You've had an x-ray; it shows you have hip arthritis. Now What? What can physical therapy do for you? There are a few things you should consider.
X-rays Don't Tell the Whole Story
Many people your age and activity level without hip pain show the same arthritis on a hip x-ray.
We don't recommend you rely on an x-ray alone to decide. People with arthritis, like yours, get better without a hip replacement. They strengthen their hip and restore the flexibility and their pain goes away. You can too.
Muscles - Your Hip Joint Shock Absorbers
Your muscles act like springs. Your hip muscles are your hip joint shock absorbers. If the muscles are weak, you springs don't work, and the joint gets excess force. It's like having bad shock absorbers on your car - you bottom out. The extra force on your hip joint causes the pain.
Flexibility Loss - Causes Excess Force on Your Hip
Your ball and socket hip joint is sealed up by a joint capsule. It is made up of thick tissue. If it gets tight it limits movement and causes excess force. The excess force causes inflammation. The inflammation causes more tightness. Your hip muscles will also shorten and get tight. You end up with force concentrated on a small area of your hip joint. This causes more inflammation. This causes pain. The cycle repeats.
Physical Therapy - Restore Your Hip Strength & Flexibility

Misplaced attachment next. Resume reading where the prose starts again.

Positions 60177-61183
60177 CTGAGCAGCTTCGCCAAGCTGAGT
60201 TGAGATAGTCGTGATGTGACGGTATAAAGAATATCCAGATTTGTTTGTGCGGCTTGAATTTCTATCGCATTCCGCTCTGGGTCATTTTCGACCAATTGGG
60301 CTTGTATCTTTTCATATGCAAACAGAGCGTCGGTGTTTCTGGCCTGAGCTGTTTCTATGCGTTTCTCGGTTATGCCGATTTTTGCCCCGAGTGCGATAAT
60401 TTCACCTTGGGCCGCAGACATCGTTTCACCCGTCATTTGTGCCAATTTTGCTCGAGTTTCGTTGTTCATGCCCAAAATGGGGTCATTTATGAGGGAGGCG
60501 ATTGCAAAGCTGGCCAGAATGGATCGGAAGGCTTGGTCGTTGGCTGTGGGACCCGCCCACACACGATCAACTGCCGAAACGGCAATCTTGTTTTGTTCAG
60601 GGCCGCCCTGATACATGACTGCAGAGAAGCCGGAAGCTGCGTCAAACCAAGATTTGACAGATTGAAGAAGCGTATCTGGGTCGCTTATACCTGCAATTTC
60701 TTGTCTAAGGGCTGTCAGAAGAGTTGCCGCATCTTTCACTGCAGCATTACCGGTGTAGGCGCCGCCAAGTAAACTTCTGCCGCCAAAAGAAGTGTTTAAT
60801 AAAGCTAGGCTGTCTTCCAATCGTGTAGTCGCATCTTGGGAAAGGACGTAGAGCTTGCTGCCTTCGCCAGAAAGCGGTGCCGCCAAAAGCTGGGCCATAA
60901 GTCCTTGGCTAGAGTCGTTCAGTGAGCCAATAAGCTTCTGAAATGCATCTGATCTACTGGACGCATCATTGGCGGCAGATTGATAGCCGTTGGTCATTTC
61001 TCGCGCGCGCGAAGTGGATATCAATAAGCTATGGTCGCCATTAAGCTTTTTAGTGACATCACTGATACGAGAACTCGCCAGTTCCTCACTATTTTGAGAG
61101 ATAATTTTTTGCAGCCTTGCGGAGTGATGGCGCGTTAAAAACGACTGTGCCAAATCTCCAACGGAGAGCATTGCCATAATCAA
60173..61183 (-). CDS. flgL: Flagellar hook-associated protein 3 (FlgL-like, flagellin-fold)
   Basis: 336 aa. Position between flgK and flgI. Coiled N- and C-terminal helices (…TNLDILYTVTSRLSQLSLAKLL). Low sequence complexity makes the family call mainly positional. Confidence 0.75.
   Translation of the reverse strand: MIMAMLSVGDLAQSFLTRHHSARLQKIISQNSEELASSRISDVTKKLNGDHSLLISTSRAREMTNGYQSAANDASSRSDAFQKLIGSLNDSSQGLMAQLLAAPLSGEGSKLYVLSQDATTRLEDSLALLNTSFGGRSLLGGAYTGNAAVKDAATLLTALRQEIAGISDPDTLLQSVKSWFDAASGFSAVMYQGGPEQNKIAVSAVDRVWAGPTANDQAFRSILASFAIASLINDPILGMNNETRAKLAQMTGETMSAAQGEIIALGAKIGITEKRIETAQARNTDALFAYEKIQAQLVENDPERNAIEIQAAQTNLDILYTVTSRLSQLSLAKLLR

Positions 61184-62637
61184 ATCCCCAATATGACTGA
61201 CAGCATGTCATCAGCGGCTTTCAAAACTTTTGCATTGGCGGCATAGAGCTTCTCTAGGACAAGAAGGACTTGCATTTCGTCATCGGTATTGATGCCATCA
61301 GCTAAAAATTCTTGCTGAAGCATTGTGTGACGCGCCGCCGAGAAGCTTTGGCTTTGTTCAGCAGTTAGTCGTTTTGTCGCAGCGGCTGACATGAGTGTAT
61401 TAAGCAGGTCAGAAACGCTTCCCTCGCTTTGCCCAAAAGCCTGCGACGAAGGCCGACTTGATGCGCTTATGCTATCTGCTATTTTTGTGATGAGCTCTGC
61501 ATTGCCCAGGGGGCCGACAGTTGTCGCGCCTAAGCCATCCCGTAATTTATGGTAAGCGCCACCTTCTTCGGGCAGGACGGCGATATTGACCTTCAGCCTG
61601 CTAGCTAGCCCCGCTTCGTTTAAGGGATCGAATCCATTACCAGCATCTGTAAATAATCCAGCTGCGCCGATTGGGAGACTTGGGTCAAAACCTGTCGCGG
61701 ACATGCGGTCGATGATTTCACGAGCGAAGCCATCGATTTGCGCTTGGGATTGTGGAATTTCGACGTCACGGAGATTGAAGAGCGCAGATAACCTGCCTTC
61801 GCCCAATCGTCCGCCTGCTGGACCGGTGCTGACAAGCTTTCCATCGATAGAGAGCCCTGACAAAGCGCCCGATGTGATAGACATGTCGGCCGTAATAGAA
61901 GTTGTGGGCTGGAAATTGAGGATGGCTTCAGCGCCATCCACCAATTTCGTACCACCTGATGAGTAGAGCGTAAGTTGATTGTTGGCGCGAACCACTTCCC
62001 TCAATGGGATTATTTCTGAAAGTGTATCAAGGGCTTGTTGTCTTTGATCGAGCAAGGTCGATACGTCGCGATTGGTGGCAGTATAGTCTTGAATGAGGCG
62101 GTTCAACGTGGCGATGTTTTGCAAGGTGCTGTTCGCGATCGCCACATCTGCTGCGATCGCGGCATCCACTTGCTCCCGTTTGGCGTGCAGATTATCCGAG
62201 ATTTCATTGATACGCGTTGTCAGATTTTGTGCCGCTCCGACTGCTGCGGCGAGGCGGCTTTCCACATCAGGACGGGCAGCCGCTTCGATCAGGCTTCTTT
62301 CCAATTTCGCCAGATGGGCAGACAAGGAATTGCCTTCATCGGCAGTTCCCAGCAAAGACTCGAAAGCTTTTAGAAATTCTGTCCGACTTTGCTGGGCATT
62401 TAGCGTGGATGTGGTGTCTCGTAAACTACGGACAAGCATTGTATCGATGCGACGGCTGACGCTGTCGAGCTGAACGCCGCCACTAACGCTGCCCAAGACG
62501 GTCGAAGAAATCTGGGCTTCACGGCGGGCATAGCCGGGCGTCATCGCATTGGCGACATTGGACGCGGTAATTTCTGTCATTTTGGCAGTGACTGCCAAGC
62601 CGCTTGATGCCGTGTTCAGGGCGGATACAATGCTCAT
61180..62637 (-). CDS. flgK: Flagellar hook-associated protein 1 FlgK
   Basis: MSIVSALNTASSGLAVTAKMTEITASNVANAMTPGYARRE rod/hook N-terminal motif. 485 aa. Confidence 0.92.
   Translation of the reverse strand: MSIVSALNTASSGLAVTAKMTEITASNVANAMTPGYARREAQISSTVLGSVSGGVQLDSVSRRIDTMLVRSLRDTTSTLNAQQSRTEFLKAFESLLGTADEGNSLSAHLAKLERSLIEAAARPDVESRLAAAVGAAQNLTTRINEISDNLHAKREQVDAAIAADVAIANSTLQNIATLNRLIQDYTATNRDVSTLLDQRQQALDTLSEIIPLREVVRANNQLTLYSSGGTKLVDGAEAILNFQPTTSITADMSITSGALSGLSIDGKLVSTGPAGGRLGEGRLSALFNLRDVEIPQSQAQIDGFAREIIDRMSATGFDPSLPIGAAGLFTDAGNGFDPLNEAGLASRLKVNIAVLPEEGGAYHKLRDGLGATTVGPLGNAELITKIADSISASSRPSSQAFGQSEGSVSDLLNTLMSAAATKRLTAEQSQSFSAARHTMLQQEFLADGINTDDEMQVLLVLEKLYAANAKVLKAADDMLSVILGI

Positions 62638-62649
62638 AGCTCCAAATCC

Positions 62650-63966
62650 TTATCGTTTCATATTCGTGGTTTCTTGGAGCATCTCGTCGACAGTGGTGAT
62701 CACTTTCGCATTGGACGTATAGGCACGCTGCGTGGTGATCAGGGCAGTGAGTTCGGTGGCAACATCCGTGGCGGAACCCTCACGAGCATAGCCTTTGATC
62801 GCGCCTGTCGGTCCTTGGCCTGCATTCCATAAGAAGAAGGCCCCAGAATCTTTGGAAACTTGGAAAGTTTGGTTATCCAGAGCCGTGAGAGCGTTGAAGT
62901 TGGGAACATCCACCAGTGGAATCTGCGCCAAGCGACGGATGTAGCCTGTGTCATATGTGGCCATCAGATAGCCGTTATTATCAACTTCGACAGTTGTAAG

Your hip strength is restored with exercise. Exercises should also work on the strength of the rest of your leg and core. Hip pain causes you to limp. This causes other nearby muscles and joints to work abnormally. It ends up causing extra hip joint force. To control your hip joint forces it is important the other leg and core muscles are strong.
Your hip flexibility is restored by stretching and hands-on treatment called manual therapy. You will get stretching exercises for your tight hip muscles and muscles of your leg and trunk. These will get rid of the extra force on your hip. Manual physical therapy is done to stretch you hip joint capsule. The stretches you can do yourself don't clear up the joint capsule tightness.
What If My Hip Still Hurts?
If your hip still hurts and limits you then you can go on to have the hip replacement. Studies show that people that have therapy to improve their hip strength and flexibility before a hip replacement recover faster.
There is no doubt that hip replacement surgery is effective at reducing pain and activity limitations. Time you spend in physical therapy trying to avoid surgery is well spent if you end up have the hip replacement later on.
Christopher DiPasquale, PhD, PT, OCS, SCS, CHT is a physical therapist at Performance Physical Therapy & Sports Medicine with offices in Hebron and Colchester, Connecticut. He is board certified by the American Board of Physical Therapy Specialties in Orthopedic Physical Therapy and Sports Physical Therapy and a Certified Hand Therapist by the Hand Therapy Certification Committee.
For more information visit pptsm.com or call the office: Colchester 860-537-3014 or Hebron 860-228-4883